Miniture horses, mascot for kids new to Bloomsburg Fair this year
BLOOMSBURG - Those attending the 158th Bloomsburg Fair later this month can expect to see beautiful, more brightly colored rides, miniature horses pulling heavy loads and even a mascot for the kids.
All this and more was announced Wednesday afternoon during the annual media kickoff luncheon at the industrial arts building at the fairgrounds.
Rick Reithoffer, of Reithoffer Shows, Dallas, told the board members that he has invested in LED lighting for 11 of the rides at the event, which is being held from Sept. 21 to 28.
The move was made because the multi-colored lights are beautiful at night and it will save him on energy and fuel, he said.
The rides with newly-installed LED lights are Giant Wheel, Pharaoh's Fury, Starship Enterprise, Super Himalaya, Wild Claw, Bumper Cars, Fireball, Wave Swinger, Jumping Jumbo, Bumble Bee and the Carousel.
For the Giant Wheel, Reithoffer said, the light program is on an hour loop before it repeats the pattern.
The number of seats will be doubled for Sky Ride, a 100-car aerial tramway - the longest at any county or state fair in the nation. The ride, which debuted last year, takes riders from one end of the fairground to the other.
Three new rides will be introduced this year: Tango, Speed and The Western Mouse.
Tango, a one-of-a-kind ride, has several spokes with vehicles on both sides that spin while the whole ride rises into the air and also spins, Reithoffer said.
Speed will take four riders on both sides of the ride 140 feet into the air and spin them at 75 mph while the seats are also flipping, he said.
The Western Mouse is a roller coaster in the kid's section, he said.
Reithoffer will also be offering a $13 handstamp for all rides on Sept. 20.
"Let's kick this off to a big, rocking success," he said.
Making a special appearance during the luncheon were Barney and Sexy, two miniature horses who will be competing at 6 p.m. Sept. 20 in a miniature horse pull.
Deb Alpaugh, of Maple Lawn Farms, said there will be two classes of horses competing: 34 inches and under and 38 inches and under.
The animals must pull a boat, which looks like a sled, a distance of 10 feet, and they will be judged three times on which horse pulls the most weight for the longest distance.
Carey Howell, superintendent of the grandstand shows, introduced a Bloomsburg Fair app for iPhone and Android phone users. The app will feature a map, a list of vendors, the ability to purchase tickets and additional information.
"This is the first year for this and hope you'll take advantage of it," Howell said.
Fair attendees will also be able to bypass the ticket collector and purchase the gate tickets online on the Fair's website for entrance and entertainment.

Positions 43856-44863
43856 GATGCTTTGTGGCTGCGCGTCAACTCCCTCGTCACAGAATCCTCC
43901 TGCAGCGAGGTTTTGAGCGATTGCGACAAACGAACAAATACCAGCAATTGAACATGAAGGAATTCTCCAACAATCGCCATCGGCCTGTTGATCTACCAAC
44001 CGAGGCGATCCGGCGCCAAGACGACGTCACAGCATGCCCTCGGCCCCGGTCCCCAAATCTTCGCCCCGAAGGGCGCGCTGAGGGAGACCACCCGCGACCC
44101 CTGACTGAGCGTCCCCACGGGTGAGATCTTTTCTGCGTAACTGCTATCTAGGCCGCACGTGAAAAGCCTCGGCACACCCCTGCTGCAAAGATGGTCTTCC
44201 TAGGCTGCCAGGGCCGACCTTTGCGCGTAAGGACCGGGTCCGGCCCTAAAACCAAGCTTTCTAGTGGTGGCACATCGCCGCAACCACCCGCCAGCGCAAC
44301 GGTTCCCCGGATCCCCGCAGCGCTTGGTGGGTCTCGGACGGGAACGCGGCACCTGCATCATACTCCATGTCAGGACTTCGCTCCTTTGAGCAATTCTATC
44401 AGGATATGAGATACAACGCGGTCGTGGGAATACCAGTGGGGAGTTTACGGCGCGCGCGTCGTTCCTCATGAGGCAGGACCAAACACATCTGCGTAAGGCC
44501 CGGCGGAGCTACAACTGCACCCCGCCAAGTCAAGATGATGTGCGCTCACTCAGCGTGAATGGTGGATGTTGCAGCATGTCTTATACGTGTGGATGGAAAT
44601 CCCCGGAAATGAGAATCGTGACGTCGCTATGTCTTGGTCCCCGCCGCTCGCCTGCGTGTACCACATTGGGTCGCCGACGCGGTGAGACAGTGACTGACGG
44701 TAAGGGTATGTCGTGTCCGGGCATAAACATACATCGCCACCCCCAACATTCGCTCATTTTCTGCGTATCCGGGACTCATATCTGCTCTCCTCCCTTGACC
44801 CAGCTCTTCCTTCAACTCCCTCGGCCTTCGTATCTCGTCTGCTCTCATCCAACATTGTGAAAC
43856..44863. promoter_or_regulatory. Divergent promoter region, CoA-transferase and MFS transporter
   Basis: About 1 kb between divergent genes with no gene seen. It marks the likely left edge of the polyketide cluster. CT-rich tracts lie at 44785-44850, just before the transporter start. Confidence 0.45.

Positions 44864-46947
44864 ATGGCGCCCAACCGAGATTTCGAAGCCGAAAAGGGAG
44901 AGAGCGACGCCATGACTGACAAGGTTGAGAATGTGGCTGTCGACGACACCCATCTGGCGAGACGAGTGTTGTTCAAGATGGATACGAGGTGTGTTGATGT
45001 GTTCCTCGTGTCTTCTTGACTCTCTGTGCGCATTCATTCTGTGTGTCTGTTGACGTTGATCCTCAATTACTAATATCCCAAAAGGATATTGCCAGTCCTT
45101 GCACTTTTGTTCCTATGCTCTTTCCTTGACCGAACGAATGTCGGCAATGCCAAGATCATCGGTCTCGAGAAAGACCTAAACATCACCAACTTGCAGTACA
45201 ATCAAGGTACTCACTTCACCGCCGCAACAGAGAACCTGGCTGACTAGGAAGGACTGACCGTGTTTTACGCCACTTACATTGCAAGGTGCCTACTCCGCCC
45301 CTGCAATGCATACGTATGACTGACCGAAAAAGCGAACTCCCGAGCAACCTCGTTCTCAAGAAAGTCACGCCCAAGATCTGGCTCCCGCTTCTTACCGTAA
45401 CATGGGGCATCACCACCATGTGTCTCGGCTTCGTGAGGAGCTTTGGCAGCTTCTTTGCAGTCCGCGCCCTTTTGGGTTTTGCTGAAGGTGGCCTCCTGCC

Scheduled performers at the grandstand include Lee Greenwood, Hunter Hayes, Casting Crowns, Three Days Grace and Finger 11, Halestorm, Scott McCreery, Austin Mahone and Coco Jones and Justin Moore.
Free stage acts
Meanwhile, there will plenty of free entertainment, including Re-Creation, local high school bands, Mahoney Brothers, the First Columbia Teen Stars, The Flying Pages, Agricadabra, a fiddle contest and Big Cat Encounters.
The first horse races this year will be held at 2 p.m. Friday.
Tickets for the fair are $8 each at the gate, but can be purchased for $7 each or $48 for eight at Giant Food Stores until the first day of the fair.
Economic impact study
Dr. Heather S. Feldhaus, director of the Center for Community Research and Consulting at Bloomsburg University, discussed during the luncheon the economic impact study that will be conducted at the fairgrounds this year.
Her students, business/economics major Brandon Harman and sociology major Michael Otto, have been working for nine months to prepare for the study, and will be leading 100 volunteers from the school in conducting it over four days and eight shifts.
The volunteers will survey people on subjects like how far they traveled, how much money they are spending or will spend and if they're lodging in the area. They will also survey vendors on similar questions and also whether they hire local workers.
David Otto Kurecian, executive director, said an economic impact study was conducted for the Covered Bridge Festival at Knoebels Amusement Resort, Elysburg, this past year. The direct impact, which is reported spending, was $8.5 million, while the indirect impact was $14.2 million.
"We're excited to see what it is for the Bloomsburg Fair," Kurecian said.
- Farmer Bloom, who was born on the Fourth of July, will be introduced as the fair's new mascot. He will be walking around the fair and interacting with the guests. He has already appeared at several local fairs and events.
- Dante Green, a junior at Bloomsburg Area High School, sang the national anthem at the luncheon. He will perform on the free stage from 7 to 8 p.m. Sept. 28 as the first place winner of the 2013 First Columbia Bank Teen Star Performance. He will be joined by second place winner Abigail Goble, 2013 finalists and previous winners and finalists.
- Representatives from the state House Agriculture and Tourism Committee will be visiting during the fair.